For visitors to
Once a strictly residential hutong area, Wudaoying was opened to businesses and pedestrians in 2006 and has since seen rampant growth. It is being hailed as the newer sibling of well-known
But Nathan Zhang, owner of Brandnu, a shop in Wudaoying which sells items for charities and social enterprises, says the differences are like night and day.
"Our street is much quieter, much less populated than Nanluoguxiang. It s not as commercial and we don t want it to be," he says. "Here you get the real hutong feeling, the real
Located about 100 meters up Yonghegong Dajie across from the Yonghegong Lama Temple, the street is surrounded by bright blue metal construction hoardings - a sign of its growth as it fills with a combination of coffee shops, boutiques, restaurants and drinking rooms.
The dozen or so trendy boutiques that have popped up in recent years offer an eclectic mix such as the bizarre tin robots at the second hand store, Swap Meet, to artsy goods, such as the rack of tie-dyed sun dresses sold for charity at Brandnu.
Accompanying the shops are some of Beijing s newer courtyard-turned restaurants offering a variety of international fare.
Every restaurant on the street offers something new - whether it s the traditional Greek food eaten on a rooftop found at Argo or the Spanish paella served up in the dimly lit but cozy atmosphere at Saffron. The restaurants on the street seem to pull a good mixture of both Chinese and foreign clientele.
It s this variety that Will Yorke, who opened the street s first restaurant, The Vineyard Caf, in 2006, says will draw the crowds.
"I want the street to be individual, I want it to be different - I don t want it to be a row of coffee shops," he says,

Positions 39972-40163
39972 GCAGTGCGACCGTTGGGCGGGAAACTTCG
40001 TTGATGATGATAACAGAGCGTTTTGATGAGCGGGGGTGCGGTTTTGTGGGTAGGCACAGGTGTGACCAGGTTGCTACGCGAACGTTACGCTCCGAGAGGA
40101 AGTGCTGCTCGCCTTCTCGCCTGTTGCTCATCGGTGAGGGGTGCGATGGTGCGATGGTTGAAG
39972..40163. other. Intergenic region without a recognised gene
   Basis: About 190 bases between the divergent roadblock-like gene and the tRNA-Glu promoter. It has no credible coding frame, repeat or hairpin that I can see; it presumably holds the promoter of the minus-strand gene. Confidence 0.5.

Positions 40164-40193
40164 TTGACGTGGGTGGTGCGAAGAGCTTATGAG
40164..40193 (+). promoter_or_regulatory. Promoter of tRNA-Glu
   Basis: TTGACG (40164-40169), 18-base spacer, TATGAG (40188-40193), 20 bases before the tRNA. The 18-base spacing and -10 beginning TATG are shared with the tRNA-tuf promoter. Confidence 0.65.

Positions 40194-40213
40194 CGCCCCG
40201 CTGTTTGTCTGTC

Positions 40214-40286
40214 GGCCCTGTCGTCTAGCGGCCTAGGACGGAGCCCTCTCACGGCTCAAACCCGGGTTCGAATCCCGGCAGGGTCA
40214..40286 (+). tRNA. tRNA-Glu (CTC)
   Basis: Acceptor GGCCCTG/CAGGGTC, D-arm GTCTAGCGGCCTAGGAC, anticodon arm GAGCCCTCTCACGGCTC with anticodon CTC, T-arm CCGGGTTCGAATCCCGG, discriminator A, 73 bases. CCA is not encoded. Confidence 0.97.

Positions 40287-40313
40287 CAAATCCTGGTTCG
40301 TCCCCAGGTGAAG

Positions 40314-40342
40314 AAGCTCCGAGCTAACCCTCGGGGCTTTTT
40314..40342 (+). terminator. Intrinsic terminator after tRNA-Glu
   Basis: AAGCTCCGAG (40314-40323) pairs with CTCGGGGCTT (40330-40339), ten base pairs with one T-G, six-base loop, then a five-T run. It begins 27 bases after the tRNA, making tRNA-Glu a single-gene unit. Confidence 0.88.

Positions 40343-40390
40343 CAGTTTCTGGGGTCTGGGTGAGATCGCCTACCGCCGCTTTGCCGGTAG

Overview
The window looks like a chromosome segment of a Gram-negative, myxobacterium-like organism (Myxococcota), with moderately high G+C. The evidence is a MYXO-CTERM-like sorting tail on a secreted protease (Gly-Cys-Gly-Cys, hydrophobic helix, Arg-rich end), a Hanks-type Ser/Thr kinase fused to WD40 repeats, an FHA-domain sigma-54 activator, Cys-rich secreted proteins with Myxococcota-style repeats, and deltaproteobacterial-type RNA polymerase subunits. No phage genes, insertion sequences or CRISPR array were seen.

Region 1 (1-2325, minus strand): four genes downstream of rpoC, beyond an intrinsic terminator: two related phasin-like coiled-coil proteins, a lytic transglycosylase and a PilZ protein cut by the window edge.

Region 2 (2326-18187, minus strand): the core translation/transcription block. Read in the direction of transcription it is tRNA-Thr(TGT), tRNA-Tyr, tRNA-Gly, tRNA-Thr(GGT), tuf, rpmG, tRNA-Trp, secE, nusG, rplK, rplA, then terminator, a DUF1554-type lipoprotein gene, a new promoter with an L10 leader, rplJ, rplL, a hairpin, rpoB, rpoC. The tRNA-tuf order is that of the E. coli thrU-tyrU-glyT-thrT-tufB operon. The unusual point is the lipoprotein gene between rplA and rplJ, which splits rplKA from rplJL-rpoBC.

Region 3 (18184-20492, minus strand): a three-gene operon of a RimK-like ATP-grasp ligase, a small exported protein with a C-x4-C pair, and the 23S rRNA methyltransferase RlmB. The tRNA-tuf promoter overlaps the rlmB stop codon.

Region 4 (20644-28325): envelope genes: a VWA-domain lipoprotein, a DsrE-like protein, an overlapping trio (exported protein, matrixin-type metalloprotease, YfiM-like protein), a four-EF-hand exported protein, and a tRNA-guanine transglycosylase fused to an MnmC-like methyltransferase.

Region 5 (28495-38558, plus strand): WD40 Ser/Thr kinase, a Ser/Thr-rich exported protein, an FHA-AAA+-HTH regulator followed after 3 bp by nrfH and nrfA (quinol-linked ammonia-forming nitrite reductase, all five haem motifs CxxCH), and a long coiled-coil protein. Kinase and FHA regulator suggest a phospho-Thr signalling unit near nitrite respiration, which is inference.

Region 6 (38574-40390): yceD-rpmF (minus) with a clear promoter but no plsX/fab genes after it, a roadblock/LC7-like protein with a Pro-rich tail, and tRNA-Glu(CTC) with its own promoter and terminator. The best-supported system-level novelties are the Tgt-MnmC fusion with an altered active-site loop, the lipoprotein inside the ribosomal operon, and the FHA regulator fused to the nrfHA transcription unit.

"I hope there will continue to be more and more things for people to come and see. People need variety."
And that s just what the street has, from jazz at the Vanguard bar to grabbing a tan at Sunkissed Tanning Studio. It s teeming with options.
There is even a Confucius international youth hostel, converted to provide lodging for wayward travelers.
But perhaps the most charming aspect of this
Adhering to the classic hutong attitude of community, both intertwine to create a comfortable, unflashy business district that doubles as a relaxing place to take a stroll.
"Here all of the business owners are all really nice, it s more of a community than a business street and people visiting the street get that feeling," Zhang says.
Part of the Dongcheng district, Wudaoying has a 700-year-old history that once saw it as a military post during the Ming (1368-1644) Dynasty.
Though growth to this area seems inevitable, if Wudaoying can manage to balance its old-world charm and its business acumen, it can easily become one of Beijing s modern cultural hot spots, just like Nanluoguxiang.
"There s certainly a lot of potential here, and though it s not quite there yet, there s big room to grow," says Yorke.